If you’re a non-technical person like me, it can be confusing at times to understand when custom fonts can be used in emails.
Here are some tips to help you understand when and how it works:
- Not all email clients support custom fonts. 1, 3 and 5 on this list support them, and that accounts for 52% of opens: http://emailclientmarketshare.com/
- Other founderies (fancy word for vendors who supply fonts) like Google Fonts, fonts.com and Hoefler & Co. offer a CSS based method for displaying their custom fonts, and therefore can be supported by 1,3 and 5 from the email client marketshare list
What if you use a completely custom font that is not hosted on any of the foundries above?
It’s okay, you can still use those fonts. However, you need special files in 4 formats: WOFF, EOT, OTF/TTF and SVG. When you buy a desktop font, you only get it in OTF and TTF. Although there are some tools out there that will generate web safe fonts, like https://www.web-font-generator.com/ you need to be careful with legality of doing so and there can be loss of quality when doing it this way. That is why most people choose to use one of the vendors listed above, given they provide the web safe fonts and you know you’re covered from a legal perspective.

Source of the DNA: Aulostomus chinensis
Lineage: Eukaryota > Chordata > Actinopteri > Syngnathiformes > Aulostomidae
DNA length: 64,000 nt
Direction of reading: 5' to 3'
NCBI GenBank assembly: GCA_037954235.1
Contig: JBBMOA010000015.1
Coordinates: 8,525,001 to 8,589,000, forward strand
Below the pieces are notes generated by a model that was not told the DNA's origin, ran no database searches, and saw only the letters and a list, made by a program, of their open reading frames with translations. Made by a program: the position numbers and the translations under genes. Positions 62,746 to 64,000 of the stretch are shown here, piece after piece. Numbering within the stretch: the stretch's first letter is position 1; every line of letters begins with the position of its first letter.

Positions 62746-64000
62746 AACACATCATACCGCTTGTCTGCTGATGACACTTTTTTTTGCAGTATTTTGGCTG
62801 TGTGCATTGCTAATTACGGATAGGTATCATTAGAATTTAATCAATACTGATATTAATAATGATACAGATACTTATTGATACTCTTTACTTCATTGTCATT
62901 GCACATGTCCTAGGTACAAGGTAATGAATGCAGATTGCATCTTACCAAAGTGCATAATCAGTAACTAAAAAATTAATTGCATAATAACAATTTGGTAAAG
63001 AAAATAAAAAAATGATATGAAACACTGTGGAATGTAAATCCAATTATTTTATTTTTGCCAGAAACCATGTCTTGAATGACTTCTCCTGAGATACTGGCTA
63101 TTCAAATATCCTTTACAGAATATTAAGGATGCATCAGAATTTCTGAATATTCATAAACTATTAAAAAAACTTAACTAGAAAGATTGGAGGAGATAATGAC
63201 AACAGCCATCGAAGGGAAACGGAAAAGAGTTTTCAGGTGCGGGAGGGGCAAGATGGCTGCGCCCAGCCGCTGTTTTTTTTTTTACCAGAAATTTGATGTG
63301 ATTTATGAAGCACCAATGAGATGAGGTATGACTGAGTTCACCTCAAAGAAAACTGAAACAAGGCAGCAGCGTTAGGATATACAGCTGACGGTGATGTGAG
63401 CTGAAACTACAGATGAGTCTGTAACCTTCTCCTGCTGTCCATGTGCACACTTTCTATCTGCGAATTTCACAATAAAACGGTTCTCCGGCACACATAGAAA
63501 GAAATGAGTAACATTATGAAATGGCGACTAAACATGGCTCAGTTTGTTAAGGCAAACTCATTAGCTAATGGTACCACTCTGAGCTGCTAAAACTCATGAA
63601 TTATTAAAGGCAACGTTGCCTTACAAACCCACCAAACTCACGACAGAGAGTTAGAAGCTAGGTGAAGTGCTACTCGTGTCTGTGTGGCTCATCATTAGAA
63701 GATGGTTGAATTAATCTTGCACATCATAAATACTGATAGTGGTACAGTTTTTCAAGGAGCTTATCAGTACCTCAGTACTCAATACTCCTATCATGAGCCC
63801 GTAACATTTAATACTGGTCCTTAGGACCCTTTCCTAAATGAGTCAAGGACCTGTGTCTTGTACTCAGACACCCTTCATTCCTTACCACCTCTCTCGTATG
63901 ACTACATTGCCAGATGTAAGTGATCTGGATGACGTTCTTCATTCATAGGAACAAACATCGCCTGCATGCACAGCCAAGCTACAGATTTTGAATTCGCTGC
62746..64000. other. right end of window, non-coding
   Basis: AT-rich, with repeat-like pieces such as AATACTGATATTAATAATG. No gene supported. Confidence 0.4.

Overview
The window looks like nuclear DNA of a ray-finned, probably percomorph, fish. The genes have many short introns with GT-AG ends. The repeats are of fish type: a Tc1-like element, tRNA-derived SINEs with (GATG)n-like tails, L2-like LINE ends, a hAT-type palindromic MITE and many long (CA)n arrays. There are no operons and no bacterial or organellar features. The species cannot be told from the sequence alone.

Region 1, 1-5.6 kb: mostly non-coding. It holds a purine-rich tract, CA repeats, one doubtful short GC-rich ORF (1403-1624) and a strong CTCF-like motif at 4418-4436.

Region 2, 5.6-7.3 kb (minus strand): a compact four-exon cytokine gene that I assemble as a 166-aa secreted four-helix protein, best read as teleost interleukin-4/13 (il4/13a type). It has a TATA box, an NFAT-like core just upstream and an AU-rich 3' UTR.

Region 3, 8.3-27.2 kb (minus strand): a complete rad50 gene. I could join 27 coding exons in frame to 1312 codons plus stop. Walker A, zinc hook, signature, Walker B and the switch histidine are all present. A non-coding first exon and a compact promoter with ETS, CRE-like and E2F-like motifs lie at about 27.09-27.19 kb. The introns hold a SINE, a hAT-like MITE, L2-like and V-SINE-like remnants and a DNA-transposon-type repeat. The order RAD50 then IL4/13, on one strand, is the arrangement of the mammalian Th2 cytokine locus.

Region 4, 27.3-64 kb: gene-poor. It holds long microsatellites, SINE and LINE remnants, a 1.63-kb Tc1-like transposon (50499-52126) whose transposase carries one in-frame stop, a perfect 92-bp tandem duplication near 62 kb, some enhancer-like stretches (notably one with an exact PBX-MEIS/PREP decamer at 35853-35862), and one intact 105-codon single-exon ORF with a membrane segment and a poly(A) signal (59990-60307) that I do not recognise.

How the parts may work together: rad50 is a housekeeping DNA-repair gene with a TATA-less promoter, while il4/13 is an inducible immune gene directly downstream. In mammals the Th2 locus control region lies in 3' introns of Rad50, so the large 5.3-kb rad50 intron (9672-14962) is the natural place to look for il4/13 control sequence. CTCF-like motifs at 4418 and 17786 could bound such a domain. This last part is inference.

If you want even more details on the technical components of setting up a custom font, I’d recommend checking out this awesome presentation from Robert Bertini from the 2015 Litmus Email Design Conference.
Good luck! We support custom fonts in all of our custom email template builds.